18. Texas Air Quality Status and the Texas Emission Reduction Plan†

    E-Print Network [OSTI]

    Hildebrand, S.

    2012-01-01

    in eligible areas. With recent legislation, the TERP also supports programs to encourage the use of alternative fuels for transportation in Texas. Clean Air Through Energy Efficiency Conference ? Galveston, Texas ? October 10, 2012 Clean Air... Transportation Triangle (CTT) (new) ? Texas Natural Gas Vehicle Grant Program (TNGVGP) (new) ? Alternative Fueling Facilities Program (AFFP) (new) ? New Technology Implementation Grants (NTIG) Program ? Texas Clean School Bus Program Clean Air Through...

  19. Technology improvement and emissions reductions as mutually reinforcing efforts

    E-Print Network [OSTI]

    Kastner, Marc A.

    growth in installed capacity and research 13 2.2 Historical cost decline 18 2.3 Determinants the global development of solar and wind energy #12;Project lead: Jessika Trancik Research team: Patrick.2 INDC-based capacity expansions: Model 28 3.3 INDC commitments: Challenges and opportunities in major

  20. Energy Storage/Conservation and Carbon Emissions Reduction Demonstration Project

    SciTech Connect (OSTI)

    Bigelow, Erik

    2012-10-30

    The U.S. Department of Energy (DOE) awarded the Center for Transportation and the Environment (CTE) federal assistance for the management of a project to develop and test a prototype flywheel-≠?based energy recovery and storage system in partnership with Test Devices, Inc. (TDI). TDI specializes in the testing of jet engine and power generation turbines, which uses a great deal of electrical power for long periods of time. In fact, in 2007, the company consumed 3,498,500 kW-≠?hr of electricity in their operations, which is equivalent to the electricity of 328 households. For this project, CTE and TDI developed and tested a prototype flywheel-≠?based energy recovery and storage system. This technology is being developed at TDIís facilities to capture and reuse the energy necessary for the companyís core process. The new technology and equipment is expected to save approximately 80% of the energy used in the TDI process, reducing total annual consumption of power by approximately 60%, saving approximately two million kilowatt-≠?hours annually. Additionally, the energy recycling system will allow TDI and other end users to lower their peak power demand and reduce associated utility demand charges. The use of flywheels in this application is novel and requires significant development work from TDI. Flywheels combine low maintenance costs with very high cycle life with little to no degradation over time, resulting in lifetimes measured in decades. All of these features make flywheels a very attractive option compared to other forms of energy storage, including batteries. Development and deployment of this energy recycling technology will reduce energy consumption during jet engine and stationary turbine development. By reengineering the current inefficient testing process, TDI will reduce risk and time to market of efficiency upgrades of gas turbines across the entire spectrum of applications. Once in place the results from this program will also help other US industries to utilize energy recycling technology to lower domestic energy use and see higher net energy efficiency. The prototype system and results will be used to seek additional resources to carry out full deployment of a system. Ultimately, this innovative technology is expected to be transferable to other testing applications involving energy-≠?based cycling within the company as well as throughout the industry.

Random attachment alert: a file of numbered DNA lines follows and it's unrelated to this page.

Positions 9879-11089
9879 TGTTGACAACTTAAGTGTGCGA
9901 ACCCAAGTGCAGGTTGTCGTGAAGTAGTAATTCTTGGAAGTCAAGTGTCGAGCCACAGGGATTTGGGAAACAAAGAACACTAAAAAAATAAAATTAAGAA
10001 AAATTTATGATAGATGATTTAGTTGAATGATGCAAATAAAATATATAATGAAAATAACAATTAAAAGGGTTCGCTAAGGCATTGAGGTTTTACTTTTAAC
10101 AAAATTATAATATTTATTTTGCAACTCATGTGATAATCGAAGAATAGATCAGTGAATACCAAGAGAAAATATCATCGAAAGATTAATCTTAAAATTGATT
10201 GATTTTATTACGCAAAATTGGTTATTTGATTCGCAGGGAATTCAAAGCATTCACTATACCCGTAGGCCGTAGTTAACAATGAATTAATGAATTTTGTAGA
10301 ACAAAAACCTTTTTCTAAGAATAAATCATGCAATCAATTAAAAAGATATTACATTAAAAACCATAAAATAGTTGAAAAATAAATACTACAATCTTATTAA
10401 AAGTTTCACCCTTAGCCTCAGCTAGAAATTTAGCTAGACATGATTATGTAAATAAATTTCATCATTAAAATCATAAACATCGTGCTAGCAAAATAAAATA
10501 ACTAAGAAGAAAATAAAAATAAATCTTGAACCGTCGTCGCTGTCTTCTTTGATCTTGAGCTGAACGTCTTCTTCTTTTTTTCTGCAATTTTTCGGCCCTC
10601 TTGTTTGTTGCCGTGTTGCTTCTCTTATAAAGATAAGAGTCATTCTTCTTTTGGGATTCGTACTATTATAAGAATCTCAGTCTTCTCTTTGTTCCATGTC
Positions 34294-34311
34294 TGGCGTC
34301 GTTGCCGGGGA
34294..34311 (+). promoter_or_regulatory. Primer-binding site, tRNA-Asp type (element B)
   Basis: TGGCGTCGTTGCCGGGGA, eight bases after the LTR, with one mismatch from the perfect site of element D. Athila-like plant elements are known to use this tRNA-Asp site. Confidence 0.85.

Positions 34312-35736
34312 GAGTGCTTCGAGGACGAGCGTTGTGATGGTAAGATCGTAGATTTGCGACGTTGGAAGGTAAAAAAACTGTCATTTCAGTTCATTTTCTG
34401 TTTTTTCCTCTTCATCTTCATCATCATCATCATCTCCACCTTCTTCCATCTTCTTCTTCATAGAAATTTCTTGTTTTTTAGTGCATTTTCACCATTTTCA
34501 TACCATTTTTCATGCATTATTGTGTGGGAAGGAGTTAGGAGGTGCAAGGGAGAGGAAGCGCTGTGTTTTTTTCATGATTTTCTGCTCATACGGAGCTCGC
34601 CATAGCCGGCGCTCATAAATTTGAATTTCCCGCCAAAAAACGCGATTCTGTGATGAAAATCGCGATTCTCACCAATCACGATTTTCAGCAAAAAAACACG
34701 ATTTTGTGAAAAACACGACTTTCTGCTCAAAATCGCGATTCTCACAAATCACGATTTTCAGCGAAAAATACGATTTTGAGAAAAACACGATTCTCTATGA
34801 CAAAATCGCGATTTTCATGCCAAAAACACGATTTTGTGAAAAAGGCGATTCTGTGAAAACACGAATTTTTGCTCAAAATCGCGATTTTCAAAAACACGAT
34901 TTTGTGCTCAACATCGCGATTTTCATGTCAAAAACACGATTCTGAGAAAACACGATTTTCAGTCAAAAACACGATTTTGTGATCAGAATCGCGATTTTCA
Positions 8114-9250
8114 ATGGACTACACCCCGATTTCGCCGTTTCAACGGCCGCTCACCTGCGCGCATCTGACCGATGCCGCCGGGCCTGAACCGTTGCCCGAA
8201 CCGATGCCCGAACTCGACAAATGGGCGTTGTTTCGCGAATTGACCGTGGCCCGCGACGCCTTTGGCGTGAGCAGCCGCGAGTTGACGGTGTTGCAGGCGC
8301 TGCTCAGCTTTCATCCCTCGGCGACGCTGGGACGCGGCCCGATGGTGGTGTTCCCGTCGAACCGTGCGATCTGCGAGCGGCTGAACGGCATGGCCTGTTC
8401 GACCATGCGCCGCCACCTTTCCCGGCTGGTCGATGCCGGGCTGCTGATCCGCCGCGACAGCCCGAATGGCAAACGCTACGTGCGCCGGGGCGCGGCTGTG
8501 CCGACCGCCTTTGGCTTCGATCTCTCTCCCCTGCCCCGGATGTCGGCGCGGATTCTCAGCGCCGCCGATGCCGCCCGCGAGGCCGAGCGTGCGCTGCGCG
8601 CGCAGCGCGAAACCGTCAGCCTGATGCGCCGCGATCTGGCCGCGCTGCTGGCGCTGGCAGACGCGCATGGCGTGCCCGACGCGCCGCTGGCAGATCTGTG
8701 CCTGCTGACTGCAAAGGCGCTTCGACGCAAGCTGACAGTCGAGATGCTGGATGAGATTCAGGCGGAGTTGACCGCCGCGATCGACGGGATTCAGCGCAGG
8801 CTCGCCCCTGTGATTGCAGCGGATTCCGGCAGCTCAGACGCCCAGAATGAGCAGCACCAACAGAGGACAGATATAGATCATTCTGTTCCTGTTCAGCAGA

1. Texas Emissions Reductions Program (TERP) Energy Efficiency/ Renewable Energy (EE/RE) Update†

    E-Print Network [OSTI]

    Haberl, J.; Culp, C.; Yazdani, B.

    2010-01-01

    counties, and near-nonattainmtent counties. LEGISLATIVE RESPONSE Senate Bill 5 (77th Legislature, 2001) Ch. 386. Texas Emissions Reduction Plan Sec. 386.205. Evaluation Of State Energy Efficiency Programs (with PUC) Ch. 388. Texas Building... ST ON E GR IM ES LE E SO ME RV EL L AN DR EW S BO RD EN OS D NO x E mi ss ion s R ed uc tio ns (T on s/y r) County Total OSD NOx Emissions Reductions (SF, MF and Commercial Buildings) Natural Gas (SF...

  2. Estimation of Annual Reductions of NOx Emissions in ERCOT for the HB3693 Electricity Savings Goals†

    E-Print Network [OSTI]

    Diem, Art; Mulholland, Denise; Yarbrough, James; Baltazar, Juan Carlos; Im, Piljae; Haberl, Jeff

    2008-01-01

    reductions are small compared to the total emission reductions needed to bring the state?s non-attainment areas into attainment of the national ambient air quality standards for ozone, they can be a part of an overall strategy to reduce emissions.... In this step, plants that have a capacity factor of 0.8 or greater are considered to be baseload units and none of their generation would be affected by energy efficiency measures. In addition, plants that have a capacity factor of 0.2 or less are considered...

  3. Energy Efficiency/Renewable Energy Impact in the Texas Emissions Reduction Plan (TERP): Volume I†

    E-Print Network [OSTI]

    Haberl, Jeff; Culp, Charles; Yazdani, Bahman; Gilman, Don; Fitzpatrick, Tom; Muns, Shirley; Liu, Zi; Baltazar, Juan Carlos; Mukhopadhyay, Jaya; Degelman, Larry; Claridge, David

    2008-01-01